The UK unemployment rate came in at 3.8 percent in the three months to April 2019, its lowest level since the October to December 1974 period and in line with market expectations. Unemployment dropped by 34,000 to 1.30 million and employment increased by 32,000 to a record high of 32.75 million. Meanwhile, total pay growth eased to 3.1 percent from the previous period's 3.3 percent.
Estimated unemployment rates for both men and women aged 16 years and over have been generally falling since late 2013. For February to April 2019, the estimated unemployment rate: for everyone was 3.8 percent, the lowest since October to December 1974; for men was 4 percent, slightly lower than a year earlier (4.3 percent); for women was 3.7 percent, the joint-lowest since comparable records began in 1971.
For February to April 2019, an estimated 1.30 million people were unemployed, 112,000 fewer than a year earlier and 857,000 fewer than five years earlier. Looking in more detail at this fall of 857,000 unemployed people over the last five years: people unemployed for up to 6 months fell by 249,000 to 779,000; people out of work for between 6 and 12 months fell by 162,000 to 178,000; the largest fall was for people unemployed for over one year (down 446,000 to 347,000).
Estimated employment rates for men and women aged between 16 and 64 years have been generally increasing since early 2012. For February to April 2019, the estimated employment rate: for all people was 76.1 percent, the joint-highest since comparable records began in 1971; for men was 80.3 percent; slightly higher than a year earlier (80 percent); for women was 72 percent, the highest since comparable records began in 1971. The increase in the employment rate for women in recent years is due partly to changes to the State Pension age for women, resulting in fewer women retiring between the ages of 60 and 65 years.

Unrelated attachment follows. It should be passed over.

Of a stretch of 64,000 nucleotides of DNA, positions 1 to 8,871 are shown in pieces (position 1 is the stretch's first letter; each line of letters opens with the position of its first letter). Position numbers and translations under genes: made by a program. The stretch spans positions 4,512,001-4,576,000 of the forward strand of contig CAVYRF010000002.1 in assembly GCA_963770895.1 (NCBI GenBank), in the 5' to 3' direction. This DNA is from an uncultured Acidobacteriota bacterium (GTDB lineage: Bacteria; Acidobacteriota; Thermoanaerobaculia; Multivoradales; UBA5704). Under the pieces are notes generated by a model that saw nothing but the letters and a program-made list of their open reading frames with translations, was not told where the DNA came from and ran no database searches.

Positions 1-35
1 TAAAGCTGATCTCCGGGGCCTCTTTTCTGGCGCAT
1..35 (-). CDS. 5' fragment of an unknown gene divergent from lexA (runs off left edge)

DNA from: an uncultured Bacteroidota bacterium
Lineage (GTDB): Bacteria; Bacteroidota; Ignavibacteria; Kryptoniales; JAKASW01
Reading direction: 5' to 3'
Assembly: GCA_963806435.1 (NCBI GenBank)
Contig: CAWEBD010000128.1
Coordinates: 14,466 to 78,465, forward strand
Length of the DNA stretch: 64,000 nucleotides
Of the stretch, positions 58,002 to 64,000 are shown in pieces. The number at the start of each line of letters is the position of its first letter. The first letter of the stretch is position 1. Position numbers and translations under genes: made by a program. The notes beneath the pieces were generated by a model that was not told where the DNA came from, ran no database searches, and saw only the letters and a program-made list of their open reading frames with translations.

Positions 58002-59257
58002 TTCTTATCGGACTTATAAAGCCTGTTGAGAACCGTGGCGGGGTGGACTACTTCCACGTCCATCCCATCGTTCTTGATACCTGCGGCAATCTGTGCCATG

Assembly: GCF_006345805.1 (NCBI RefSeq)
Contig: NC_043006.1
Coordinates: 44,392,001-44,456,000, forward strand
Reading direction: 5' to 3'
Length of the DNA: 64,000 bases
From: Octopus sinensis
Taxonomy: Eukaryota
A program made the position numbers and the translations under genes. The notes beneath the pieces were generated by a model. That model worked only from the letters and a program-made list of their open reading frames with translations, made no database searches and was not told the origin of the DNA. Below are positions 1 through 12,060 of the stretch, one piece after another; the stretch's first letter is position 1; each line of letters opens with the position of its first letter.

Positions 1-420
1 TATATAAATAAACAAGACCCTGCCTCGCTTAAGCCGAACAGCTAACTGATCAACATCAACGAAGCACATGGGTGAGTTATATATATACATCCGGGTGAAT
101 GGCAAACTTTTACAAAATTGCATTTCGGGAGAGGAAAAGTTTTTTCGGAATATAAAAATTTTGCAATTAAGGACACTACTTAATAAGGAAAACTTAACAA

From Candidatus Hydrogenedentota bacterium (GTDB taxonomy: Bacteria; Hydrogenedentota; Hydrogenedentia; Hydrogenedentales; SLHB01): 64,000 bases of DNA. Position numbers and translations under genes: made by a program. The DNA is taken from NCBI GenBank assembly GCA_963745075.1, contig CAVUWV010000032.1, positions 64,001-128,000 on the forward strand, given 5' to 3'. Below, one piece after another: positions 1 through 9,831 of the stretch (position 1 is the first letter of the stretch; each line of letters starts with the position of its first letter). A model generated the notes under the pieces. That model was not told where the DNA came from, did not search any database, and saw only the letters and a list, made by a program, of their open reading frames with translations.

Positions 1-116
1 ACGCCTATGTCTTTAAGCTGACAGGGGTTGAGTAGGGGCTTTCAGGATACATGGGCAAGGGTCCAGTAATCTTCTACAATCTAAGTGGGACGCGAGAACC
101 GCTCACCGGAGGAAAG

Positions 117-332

Estimates for February to April 2019 show 32.75 million people aged 16 years and over in employment, 357,000 more than for a year earlier. This annual increase of 357,000 was due entirely to more people working full-time (up 402,000 on the year to reach 24.15 million). Part-time working showed a fall of 45,000 on the year to reach 8.60 million.
Since comparable records began in 1971, the economic inactivity rate for all people aged from 16 to 64 years has been generally falling (although it increased during recessions). This is due to a gradual fall in the economic inactivity rate for women. For people aged from 16 to 64 years, for February to April 2019, the estimated economic inactivity rate: for all people was 20.8 percent, close to a record low; for men was 16.3 percent; for women was 25.2 percent, the lowest since comparable records began in 1971.
Estimates for February to April 2019 showed 8.58 million people aged from 16 to 64 years not in the labour force (economically inactive). This was 87,000 fewer than a year earlier and 381,000 fewer than five years earlier.
Between February to April 2018 and February to April 2019 for employees in Great Britain: total pay was estimated to have increased by 3.1 percent in nominal terms and by 1.2 percent in real terms; and regular pay was estimated to have increased by 3.4 percent in nominal terms and by 1.5 percent in real terms.
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